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Nat Cell Biol. 2015 May;17(5):697-705. doi: 10.1038/ncb3150. Epub 2015 Apr 13.

Kinetochore components are required for central spindle assembly.

Author information

1
Institut Jacques Monod, CNRS, UMR 7592, University Paris Diderot, Sorbonne Paris Cité F-75205 Paris, France.
2
Ludwig Institute for Cancer Research/Department of Cellular and Molecular Medicine, University of California, San Diego, La Jolla, California 92093, USA.
3
Université Montpellier, CRBM, CNRS UMR 5237, 34293 Montpellier, France.
4
Columbia University, Department of Pathology and Cell Biology, New York, New York 10033, USA.

Abstract

A critical structure poised to coordinate chromosome segregation with division plane specification is the central spindle that forms between separating chromosomes after anaphase onset. The central spindle acts as a signalling centre that concentrates proteins essential for division plane specification and contractile ring constriction. However, the molecular mechanisms that control the initial stages of central spindle assembly remain elusive. Using Caenorhabditis elegans zygotes, we found that the microtubule-bundling protein SPD-1(PRC1) and the motor ZEN-4(MKLP-1) are required for proper central spindle structure during its elongation. In contrast, we found that the kinetochore controls the initiation of central spindle assembly. Specifically, central spindle microtubule assembly is dependent on kinetochore recruitment of the scaffold protein KNL-1, as well as downstream partners BUB-1, HCP-1/2(CENP-F) and CLS-2(CLASP); and is negatively regulated by kinetochore-associated protein phosphatase 1 activity. This in turn promotes central spindle localization of CLS-2(CLASP) and initial central spindle microtubule assembly through its microtubule polymerase activity. Together, our results reveal an unexpected role for a conserved kinetochore protein network in coupling two critical events of cell division: chromosome segregation and cytokinesis.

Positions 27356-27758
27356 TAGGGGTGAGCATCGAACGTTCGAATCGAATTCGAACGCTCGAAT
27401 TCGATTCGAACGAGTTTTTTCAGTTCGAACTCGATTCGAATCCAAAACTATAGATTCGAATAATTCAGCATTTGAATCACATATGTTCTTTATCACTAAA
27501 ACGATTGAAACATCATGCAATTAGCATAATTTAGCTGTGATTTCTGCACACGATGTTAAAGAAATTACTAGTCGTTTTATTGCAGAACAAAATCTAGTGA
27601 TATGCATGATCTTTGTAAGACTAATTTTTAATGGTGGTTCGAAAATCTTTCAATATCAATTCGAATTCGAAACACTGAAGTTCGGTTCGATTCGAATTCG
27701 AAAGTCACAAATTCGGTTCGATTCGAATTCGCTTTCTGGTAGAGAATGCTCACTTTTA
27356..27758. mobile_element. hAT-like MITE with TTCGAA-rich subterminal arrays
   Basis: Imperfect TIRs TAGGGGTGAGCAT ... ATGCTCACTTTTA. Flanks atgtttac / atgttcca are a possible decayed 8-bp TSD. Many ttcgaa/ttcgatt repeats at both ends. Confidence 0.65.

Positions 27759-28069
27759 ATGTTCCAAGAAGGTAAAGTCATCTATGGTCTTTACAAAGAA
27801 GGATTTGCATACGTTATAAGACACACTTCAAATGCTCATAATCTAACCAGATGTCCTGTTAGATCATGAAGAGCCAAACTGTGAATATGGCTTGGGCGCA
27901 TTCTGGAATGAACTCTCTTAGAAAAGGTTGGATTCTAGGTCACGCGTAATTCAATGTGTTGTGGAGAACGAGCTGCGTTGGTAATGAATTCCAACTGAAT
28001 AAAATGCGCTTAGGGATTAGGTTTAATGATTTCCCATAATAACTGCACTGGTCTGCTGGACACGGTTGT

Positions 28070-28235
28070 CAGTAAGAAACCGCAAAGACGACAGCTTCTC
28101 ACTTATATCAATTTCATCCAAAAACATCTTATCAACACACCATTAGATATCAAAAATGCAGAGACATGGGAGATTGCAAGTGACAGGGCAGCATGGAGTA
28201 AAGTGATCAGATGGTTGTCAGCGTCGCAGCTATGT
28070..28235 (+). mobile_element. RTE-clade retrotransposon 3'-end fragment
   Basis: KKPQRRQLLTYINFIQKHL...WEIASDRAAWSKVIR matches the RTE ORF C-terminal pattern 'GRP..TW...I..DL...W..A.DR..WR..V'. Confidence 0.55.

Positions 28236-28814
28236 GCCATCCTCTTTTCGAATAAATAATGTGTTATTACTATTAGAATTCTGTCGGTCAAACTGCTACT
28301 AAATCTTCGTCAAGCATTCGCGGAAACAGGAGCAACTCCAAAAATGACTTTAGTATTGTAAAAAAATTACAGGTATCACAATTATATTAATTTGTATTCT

PMID:
25866924
PMCID:
PMC4636119
DOI:
10.1038/ncb3150
[Indexed for MEDLINE]
Free PMC Article

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